Baby Care Series: Baby Reflexology

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To commemorate the passing year I would like my last post of 2014 to be dedicated to helping your baby unwind and relax.
So here are few tips from reflexology area you can try on your baby, toddler, prwaxhooler, older child and on yourselves: mini- foot massage.

The following tips won’t affect yours or baby’s health negatively if you apply proper amount of pressure. That is for for an infant up to 6 years old the pressure should be as hard as you would press your eye ball before it starts hurting. For older children and adults you can adjust the pressure by asking them what they are confortavle with.

Stroke 1:
Foot rubs. Just as in picture above, place your baby’s foot in your hand and place the thumb in the middle of the sole. Start stroking from big toe down to the heel. For infants 5-6 strokes are stimulating enough. However with all my 3 children (6 y.o, 2.5 y.o and 6 months old) before bed time I continue stroking until they pull the foot away or fall asleep. This particular technique is very helpful for sore feet and in the times when your child is restless or unwell – the stroke helps unwinding and relaxing.

Stroke 2:
Toe “pinches”. Place the foot in the hand the same way as you would for Stroke 1. With another hand start gently but firmly pressing on the toes as you would when telling “This little piggy went to market” rhyme.
Variation: you can sit your child on your lap, back resting against you and reserve the foot hold. Some children unwind better this way.

Stroke 3:
Joint “squeeze”. Let the child lie down or sit as described above and then gently grab and squeeze his feet, ankles and all the way up to his knees. At the knee point cover the knee with your palm and squeeze several times gently but firmly and then move back down to the foot. Repeat 3-4 times or until the child gives you a sign or tells that it is enough.

What do these 3 strokes do? By stimulating the skin and pressure points you help the child to unwind and relax. These strokes, especially the first one, are very effective when helping the the child settle for a nap or the night. You can also do these strokes while nursing your child – they usually don’t bother them so much.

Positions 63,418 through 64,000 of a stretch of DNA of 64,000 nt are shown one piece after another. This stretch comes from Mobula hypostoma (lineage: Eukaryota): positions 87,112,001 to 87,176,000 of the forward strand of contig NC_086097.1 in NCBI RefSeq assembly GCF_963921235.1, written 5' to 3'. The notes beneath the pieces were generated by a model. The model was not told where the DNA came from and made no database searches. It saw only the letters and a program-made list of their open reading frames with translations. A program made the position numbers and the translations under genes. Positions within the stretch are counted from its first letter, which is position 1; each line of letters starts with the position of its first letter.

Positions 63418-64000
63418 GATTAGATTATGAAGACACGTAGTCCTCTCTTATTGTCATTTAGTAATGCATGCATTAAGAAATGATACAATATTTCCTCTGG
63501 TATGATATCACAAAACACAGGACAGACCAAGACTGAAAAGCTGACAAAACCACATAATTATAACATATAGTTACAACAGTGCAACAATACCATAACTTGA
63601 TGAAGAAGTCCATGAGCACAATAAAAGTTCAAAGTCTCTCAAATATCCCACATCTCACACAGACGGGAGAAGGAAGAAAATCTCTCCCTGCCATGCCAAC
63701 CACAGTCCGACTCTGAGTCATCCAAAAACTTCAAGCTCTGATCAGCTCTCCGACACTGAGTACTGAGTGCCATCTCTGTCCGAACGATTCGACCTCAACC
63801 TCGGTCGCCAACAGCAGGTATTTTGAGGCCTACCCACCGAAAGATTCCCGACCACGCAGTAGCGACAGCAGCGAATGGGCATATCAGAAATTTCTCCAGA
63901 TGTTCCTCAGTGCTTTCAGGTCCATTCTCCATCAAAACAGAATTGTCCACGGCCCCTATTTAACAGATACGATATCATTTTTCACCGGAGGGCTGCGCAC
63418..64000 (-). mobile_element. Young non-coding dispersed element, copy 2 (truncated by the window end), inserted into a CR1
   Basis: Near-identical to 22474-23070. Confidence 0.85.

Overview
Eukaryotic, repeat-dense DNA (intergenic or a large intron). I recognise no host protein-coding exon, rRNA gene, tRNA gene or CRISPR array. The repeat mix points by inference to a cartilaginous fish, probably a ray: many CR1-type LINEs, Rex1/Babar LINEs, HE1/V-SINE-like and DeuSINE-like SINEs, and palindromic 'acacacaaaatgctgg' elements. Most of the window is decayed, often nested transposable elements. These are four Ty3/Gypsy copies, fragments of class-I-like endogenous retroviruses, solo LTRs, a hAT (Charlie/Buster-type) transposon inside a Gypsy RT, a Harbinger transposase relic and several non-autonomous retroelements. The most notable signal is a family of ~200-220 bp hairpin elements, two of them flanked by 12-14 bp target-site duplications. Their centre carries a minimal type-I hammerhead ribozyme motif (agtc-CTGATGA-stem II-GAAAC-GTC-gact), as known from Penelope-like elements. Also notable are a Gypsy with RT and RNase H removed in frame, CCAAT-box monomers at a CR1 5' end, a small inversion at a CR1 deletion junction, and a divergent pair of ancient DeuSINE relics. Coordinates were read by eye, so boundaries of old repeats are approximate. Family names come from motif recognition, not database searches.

On this note I’m wishing you a very happy year ahead! May 2015 bring you and your families joy and health!

China 101: Giving Birth in Zhuhai Part 3 {Things to Take to the Hospital}

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If you read my ABOUT page,  you will learn that I am not just an expat and a stay-home mom: I am a qualified professional and I try my best to form my opinions as neutrally as possible in order not to sugar-coat the life here nor to make it sound like China is a horrible place. It is really neither and like everywhere it is a special place with its own tradition, rules, regulations and culture.

When I first got pregnant I came across a lovely lady who was about to leave Beijing and who gave me several books on pregnancy, including Best Friends’ Guide to Pregnancy which I loved. She had also shared with me a list of things I would need to take with me to the hospital which I later modified and elaborated to suit hospitals in Zhuhai.

This list I shared with a few friends and they all agreed that it was quite helpful especially for first time moms and expat moms planning on having a baby in Zhuhai. I guess some of it would be appropriate for local moms, but as I said above – the cultural trends on whole childbearing are at times quite different. So if you are a local mom you will benefit from this post by learning what hospitals here have to offer. If you are an expat mom, besides the former,  you will also learn what will be useful to you in the hospital and what you shouldn’t bother preparing.

Note: make sure you have your passport with you and your hospital file!

Before I share the list with you, here’s what local hospitals don’t offer to new moms:

1. There is no well-estahlished breastfeeding support. You will find that while everyone is for breastfeeding,  formula industry is intertwined and pushed to hospitals here.  So if you plan on breastfeeding,  your best shot is BTDT moms, family members and YouTube. You are also welcome to engage my professional services as I am a breastfeeding consultant and a baby massage instructor;  and I can teach  you the basics of newborn care. For more information please contact me via my email address or via my other website – Zhuhai Family Connections

2. As I mentioned in Part 1 – you will not be allowed into the NICU ward for as long as the baby is there. There are some visitation hours but you are not allowed to hold your baby or feed him.

3. There is no food service at the hospitals. There are some canteens and restaurants around but usually the food is brought by family. I personally think it has to do with the fact that every family has traditions on what women should eat postpartum. But may be hospitals just don’t want to bother with it.

4. No one will teach you how to swaddle the baby. So you have to ask someone to show you or watch some videos online and practice on a doll.

5. No one will teach you how to bathe or massage your baby.  Well, they might show you how to bathe the baby but they won’t let you try under their supervision.

6. No one will bother with the car seat. So get your own if you feel like having one.

As I get more feedback from fellow expats I’ll be adding and editing.